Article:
The FSFE and Open Forum Europe teamed up for an initiative to show the implications of the proposed EU copyright reform for the Free Software development ecosystem: Save Code Share. As part of this initiative, today we release our White Paper which highlights the ways in which the proposed Article 13 could unintentionally harm the communities and the businesses built around Free Software.
Free Software is often built by collaborative networks of programmers that rely on code hosting services. Free Software allows and encourages modifications and improvements made by everyone. For that, the software is shared with everybody under terms that allow using it, studying its source code, sharing it along, and customising it according to one's needs. This is often done on code sharing platforms.
With its copyright proposal, the EU has decided to update the rules applicable for online service providers, mainly targeting content sharing platforms. The new rules proposed by the EU will create legal uncertainty for developers using online tools when contributing to the Free Software projects through online code sharing platforms. Those proposed obligations on code sharing platforms will threaten their existence, and effective online co-development by:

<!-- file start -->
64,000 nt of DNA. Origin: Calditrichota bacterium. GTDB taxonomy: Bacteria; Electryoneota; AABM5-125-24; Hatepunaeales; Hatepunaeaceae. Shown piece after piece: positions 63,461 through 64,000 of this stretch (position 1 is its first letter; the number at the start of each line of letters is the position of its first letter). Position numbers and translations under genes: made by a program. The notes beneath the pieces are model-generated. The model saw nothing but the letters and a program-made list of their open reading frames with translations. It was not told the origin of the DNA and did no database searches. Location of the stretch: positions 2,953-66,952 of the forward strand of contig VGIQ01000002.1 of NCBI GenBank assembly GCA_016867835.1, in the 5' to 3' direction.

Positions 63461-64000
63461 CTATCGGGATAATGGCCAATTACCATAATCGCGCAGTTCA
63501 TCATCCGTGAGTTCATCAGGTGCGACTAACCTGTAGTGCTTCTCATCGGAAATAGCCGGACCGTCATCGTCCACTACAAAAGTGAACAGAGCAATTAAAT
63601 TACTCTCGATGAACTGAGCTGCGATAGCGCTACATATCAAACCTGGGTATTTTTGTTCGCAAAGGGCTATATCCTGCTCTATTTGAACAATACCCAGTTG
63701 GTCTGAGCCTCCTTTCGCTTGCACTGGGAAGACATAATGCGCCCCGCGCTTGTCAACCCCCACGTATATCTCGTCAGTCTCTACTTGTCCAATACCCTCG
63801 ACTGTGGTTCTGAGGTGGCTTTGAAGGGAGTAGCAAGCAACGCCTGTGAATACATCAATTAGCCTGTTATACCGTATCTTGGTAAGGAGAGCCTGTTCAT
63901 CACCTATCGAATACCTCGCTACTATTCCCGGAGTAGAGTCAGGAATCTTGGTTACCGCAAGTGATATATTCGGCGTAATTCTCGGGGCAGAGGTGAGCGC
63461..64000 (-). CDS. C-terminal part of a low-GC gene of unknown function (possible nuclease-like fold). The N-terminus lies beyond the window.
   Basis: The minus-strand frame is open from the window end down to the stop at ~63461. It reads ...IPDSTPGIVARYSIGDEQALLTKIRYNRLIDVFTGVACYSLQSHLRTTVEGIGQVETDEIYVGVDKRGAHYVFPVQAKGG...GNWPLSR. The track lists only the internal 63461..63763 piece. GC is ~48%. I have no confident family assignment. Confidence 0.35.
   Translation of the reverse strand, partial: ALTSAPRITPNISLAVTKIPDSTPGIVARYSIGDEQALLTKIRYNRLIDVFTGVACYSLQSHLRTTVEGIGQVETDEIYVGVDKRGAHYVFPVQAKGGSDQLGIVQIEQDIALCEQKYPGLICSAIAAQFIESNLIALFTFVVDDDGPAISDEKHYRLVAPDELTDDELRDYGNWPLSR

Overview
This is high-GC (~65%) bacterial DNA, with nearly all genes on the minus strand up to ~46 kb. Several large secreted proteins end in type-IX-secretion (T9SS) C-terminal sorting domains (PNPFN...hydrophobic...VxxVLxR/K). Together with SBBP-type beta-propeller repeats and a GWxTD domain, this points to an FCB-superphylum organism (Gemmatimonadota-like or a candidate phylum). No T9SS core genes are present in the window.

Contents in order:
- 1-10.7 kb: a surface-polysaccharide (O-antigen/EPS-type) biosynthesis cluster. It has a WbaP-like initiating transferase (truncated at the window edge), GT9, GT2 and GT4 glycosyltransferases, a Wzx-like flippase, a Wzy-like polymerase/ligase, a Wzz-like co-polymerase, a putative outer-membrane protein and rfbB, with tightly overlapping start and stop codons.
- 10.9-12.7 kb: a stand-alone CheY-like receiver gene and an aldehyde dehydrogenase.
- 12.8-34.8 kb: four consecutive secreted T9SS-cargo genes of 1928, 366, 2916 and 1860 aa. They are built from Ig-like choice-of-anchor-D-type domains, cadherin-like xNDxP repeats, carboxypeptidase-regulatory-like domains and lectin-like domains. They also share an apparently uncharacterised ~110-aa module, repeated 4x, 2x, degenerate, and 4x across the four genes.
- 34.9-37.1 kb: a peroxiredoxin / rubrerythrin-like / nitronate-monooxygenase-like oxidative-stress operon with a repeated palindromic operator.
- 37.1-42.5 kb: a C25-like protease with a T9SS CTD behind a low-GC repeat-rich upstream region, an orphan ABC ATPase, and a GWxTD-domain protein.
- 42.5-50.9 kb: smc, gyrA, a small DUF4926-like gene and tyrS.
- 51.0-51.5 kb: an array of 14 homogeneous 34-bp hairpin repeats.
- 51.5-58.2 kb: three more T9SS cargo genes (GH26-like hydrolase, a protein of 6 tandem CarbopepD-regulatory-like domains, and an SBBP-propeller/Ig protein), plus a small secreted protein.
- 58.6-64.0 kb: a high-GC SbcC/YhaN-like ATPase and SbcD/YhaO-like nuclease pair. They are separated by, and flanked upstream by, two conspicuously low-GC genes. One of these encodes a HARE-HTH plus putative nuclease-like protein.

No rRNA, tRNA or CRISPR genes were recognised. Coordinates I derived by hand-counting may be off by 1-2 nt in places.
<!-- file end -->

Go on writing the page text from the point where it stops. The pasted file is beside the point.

"As a result, every user, of a code sharing platform: an individual, company, or a public body is treated as a potential copyright infringer whose content, including the whole code repositories, can be taken down and disabled at any time." says Polina Malaja, Policy Analyst and Legal Coordinator at the FSFE.
After explaining how Free Software platforms work in practice, the White Paper shows how Article 13 restricts important fundamental rights of developers and internet users such as the right to privacy, freedom of expression, and the freedom to conduct a business. Article 13, as currently proposed, would shift the responsibility for protecting allegedly infringed rights from rightholders to the platforms, in a way that would harm fundamental rights and negatively impact collaborative software development, and especially Free Software.
If Article 13 has completely missed this impact in the software sharing environment, it is likely that there are other unforeseen impacts that the proposed Copyright Directive can have. The legislators need to make sure they understand where and how innovation takes place nowadays, to fully grasp the consequences and implications that the proposed Article 13 can create for our economy and our society.
Read our White Paper in full here.